The real nightclub centre of the island is Ibiza’s legendary San Antonio. Clubbers flock to this harbour town to visit super clubs like Eden on the waterfront or Es Paradís and its famous water party. There are also numerous bars and restaurants to choose from, covering almost every cuisine.
Space is a nightclub that has frequently won the International Dance Music award for the ’Best Global Club’. Situated at Platja den Bossa, in the Sant Josep de sa Talaia region of Ibiza, this venue offers visitors a stellar day (yes, it’s open in the day) or night out.
Outside the main towns of Ibiza and San Antonio, nightlife at the seaside resorts such as Santa Eulària and Portinaxt tends to cater to the preferences and tastes of visitors. With less in the way of nightclubs, there are nonetheless some good bars and restaurants that keep all ages entertained until late.
As Ibiza is one of the Balearic Islands, the traditional cuisine here tends to be Mediterranean with a strong Catalan influence. Dishes are generally high in vegetables and low in fat. With Ibiza being an island, seafood and seafood stews feature strongly, as do olive oil and almonds, which are grown throughout the Balearic Islands.
A typical meal might begin with burrida de ratjada, stingray with almonds, or one of the famous Balearic style vegetable and bread soups, such as las sopes mallorquines. Mains may include el guisat de peix (seafood stew) or coques - meat and vegetables wrapped in a square pastry - all accompanied by red wine or sangria.
One of the most famous dishes of the Balearic cuisine is caldereta de langosta, a lobster stew made with local lobster, garlic, onions and tomatoes. The Spanish chicken and seafood rice dish paella is also common.
Be sure to try local other local specialities such as sobrassada, a pork and paprika sausage, and ensaïmada, a coiled pastry made with pork lard, both typical to the Balearic Islands. In Ibiza, leftover pieces of ensaïmada are used to make a sweet desert called greixonera.
Maó is the local hard cheese and is similar to parmesan. Ibiza also produces its own herb liquor - Hierbas Ibicencas – which is made from about 18 local plants and packs a punch at 26 per cent alcohol.
Being a top tourist destination, Ibiza also boasts a vast variety of restaurants covering all cuisines, including Chinese, Indian, Japanese, German and Italian for those who don't fancy the local fare. There are also specialist vegetarian restaurants.
While it is one-sixth the size of nearby Majorca, Ibiza is over five times the size of Mykonos (Greece), or ten times the size of Manhattan Island. Ibiza has become famous for the association with nightlife and the electronic music that originated on the island. It is well known for its summer club scene which attracts very large numbers of tourists, though the island's government and the Spanish Tourist Office have controversially been working to promote more family-oriented tourism. Noted clubs include Space, Privilege, Amnesia, Ushuaïa Ibiza Beach Hotel, Pacha, DC10, Eden, and Es Paradis.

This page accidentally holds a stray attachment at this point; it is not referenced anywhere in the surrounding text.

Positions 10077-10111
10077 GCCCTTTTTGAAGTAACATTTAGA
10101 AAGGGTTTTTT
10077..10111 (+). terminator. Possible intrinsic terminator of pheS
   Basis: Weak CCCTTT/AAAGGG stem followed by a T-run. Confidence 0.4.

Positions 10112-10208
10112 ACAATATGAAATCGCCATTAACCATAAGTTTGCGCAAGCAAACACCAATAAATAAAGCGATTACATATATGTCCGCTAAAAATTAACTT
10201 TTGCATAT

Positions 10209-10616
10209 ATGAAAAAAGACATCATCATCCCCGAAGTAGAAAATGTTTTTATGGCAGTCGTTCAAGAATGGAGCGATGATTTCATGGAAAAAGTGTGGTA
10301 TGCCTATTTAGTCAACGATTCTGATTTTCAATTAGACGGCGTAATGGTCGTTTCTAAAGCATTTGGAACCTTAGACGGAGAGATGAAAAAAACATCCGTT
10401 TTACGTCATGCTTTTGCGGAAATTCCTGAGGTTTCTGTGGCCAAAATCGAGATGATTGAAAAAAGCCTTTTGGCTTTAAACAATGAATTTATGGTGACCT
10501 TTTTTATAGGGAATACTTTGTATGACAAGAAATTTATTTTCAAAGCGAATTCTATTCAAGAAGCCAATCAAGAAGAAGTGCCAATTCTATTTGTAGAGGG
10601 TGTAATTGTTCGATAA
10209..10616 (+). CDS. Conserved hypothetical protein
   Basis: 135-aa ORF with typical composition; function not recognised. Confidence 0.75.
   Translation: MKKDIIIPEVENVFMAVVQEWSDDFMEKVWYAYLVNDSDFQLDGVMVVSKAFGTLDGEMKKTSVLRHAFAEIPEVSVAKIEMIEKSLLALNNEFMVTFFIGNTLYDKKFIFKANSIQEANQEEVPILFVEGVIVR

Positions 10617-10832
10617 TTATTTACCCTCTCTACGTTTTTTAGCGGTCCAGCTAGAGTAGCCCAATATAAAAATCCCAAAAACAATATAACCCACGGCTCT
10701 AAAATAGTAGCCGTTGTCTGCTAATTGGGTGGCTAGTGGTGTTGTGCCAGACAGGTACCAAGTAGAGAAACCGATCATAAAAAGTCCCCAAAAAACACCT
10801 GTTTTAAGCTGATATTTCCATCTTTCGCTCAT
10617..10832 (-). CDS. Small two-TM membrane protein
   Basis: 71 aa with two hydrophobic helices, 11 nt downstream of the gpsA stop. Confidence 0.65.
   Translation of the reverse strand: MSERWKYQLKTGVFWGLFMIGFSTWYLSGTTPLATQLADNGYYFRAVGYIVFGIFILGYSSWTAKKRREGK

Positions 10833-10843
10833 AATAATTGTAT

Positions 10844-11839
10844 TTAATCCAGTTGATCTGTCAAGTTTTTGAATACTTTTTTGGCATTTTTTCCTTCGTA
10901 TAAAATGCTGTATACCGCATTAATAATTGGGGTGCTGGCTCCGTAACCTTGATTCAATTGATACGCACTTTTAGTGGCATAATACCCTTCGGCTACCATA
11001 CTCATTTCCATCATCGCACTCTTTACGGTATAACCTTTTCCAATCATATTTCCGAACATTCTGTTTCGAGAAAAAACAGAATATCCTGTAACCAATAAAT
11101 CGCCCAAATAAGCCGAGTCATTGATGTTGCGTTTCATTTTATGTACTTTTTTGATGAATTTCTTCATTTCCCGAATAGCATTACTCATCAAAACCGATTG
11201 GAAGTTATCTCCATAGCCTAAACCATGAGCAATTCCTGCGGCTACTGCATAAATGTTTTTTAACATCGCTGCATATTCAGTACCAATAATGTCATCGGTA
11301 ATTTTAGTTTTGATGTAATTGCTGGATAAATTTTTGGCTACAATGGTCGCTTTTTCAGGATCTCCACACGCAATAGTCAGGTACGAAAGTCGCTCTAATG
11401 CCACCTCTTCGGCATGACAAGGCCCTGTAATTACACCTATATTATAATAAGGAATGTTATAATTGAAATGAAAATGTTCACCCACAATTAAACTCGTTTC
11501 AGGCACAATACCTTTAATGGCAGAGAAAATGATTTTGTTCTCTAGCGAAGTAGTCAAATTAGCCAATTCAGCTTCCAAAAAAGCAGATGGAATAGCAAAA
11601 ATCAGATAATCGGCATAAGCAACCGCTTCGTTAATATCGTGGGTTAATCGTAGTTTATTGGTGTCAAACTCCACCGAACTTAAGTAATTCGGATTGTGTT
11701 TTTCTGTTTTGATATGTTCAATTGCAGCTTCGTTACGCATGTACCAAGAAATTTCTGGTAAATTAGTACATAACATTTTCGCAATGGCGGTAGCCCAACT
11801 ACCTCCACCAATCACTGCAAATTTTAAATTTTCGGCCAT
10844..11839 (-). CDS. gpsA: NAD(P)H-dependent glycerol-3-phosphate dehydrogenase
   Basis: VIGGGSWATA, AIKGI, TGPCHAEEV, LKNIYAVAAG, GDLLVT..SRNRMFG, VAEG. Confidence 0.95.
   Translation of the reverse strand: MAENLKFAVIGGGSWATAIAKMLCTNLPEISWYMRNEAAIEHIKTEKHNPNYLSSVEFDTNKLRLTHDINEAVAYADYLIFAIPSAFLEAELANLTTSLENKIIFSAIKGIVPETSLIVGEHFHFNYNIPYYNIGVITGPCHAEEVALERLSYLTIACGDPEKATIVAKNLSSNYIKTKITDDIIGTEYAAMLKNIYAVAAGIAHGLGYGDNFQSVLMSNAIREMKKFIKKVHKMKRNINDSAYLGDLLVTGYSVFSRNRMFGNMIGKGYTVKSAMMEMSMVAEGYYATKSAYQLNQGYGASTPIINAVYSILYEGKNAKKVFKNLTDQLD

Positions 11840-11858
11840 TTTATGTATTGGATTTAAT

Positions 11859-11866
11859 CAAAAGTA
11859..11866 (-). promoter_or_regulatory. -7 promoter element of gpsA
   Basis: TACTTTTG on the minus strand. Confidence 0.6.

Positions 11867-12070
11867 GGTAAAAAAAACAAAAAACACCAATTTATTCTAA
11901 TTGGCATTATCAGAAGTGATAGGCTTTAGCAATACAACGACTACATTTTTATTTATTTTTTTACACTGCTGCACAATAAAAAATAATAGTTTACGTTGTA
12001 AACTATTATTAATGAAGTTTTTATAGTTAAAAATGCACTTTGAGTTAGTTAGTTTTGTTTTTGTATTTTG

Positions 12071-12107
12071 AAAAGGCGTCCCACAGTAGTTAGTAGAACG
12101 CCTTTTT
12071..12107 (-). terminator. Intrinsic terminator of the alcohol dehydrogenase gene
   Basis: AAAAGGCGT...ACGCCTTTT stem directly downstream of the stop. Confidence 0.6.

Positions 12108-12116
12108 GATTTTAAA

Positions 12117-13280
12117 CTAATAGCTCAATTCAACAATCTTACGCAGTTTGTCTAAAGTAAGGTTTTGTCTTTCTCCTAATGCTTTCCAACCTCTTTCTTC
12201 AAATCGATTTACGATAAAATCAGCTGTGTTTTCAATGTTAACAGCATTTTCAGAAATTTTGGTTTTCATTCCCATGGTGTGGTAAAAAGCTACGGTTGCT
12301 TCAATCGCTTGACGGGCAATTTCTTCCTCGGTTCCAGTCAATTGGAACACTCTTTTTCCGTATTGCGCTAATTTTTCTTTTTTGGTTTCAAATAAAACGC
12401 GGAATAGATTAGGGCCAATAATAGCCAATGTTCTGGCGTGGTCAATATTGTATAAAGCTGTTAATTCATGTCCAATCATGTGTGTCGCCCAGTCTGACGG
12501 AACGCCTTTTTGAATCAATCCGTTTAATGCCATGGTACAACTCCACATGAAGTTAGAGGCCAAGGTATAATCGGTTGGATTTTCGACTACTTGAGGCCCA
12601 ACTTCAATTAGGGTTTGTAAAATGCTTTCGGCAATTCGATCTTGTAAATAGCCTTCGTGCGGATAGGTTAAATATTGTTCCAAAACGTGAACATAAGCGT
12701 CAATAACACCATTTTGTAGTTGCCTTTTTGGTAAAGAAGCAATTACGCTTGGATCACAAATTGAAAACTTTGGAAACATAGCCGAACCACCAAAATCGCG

Ibiza is the home of the noted "port" in Ibiza Town, a popular stop for many tourists and now a UNESCO World Heritage Site.
Ibiza and the nearby island of Formentera to its south are called the Pine Islands, or "Pityuses".
Demographically, Ibiza displays a very peculiar configuration, as census agencies diverge on exact figures. According to the 2001 national census, Ibiza had 88,076 inhabitants (against 76,000 in 1991, 64,000 in 1981, 45,000 in 1971, and 38,000 in 1961). However, two years later, this figure jumped to 108,000 (Govern de les Illes Balears - IBAE 2004), and by the start of 2010 had reached 132,637. This rapid growth stems from the amnesty which incorporated a number of unregistered foreign migrants. In terms of origin, about 55 percent of island residents were born in Ibiza, 35 percent are domestic migrants from mainland Spain (mostly working-class families from Andalusia, and the remainder from Catalonia, Valencia and Castile), and the remaining 10 to 15 percent are foreign, dual and multi-national citizens of the EU and abroad (Govern de les Illes Balears - IBAE 1996). In decreasing order, foreigners are Germans, British, Latin Americans, French, Italians, Dutch, in addition to a myriad of other nationalities. This mosaic reflects the fluidity of foreigners living and moving across the island, in ways that render impossible to exactly quantify the expatriate population (Rozenberg 1990).
The Spanish composer and music theorist Miguel Roig-Francolí was born in Ibiza, as was the politician and Spain's former Minister of Foreign Affairs, Abel Matutes. Notable former residents of Ibiza include: English punk musician John Simon Ritchie (Sid Vicious), the psychedelic rock band Philiac, comic actor Terry-Thomas, Hungarian master forger Elmyr de Hory, American fraudster Clifford Irving, and film director/actor Orson Welles.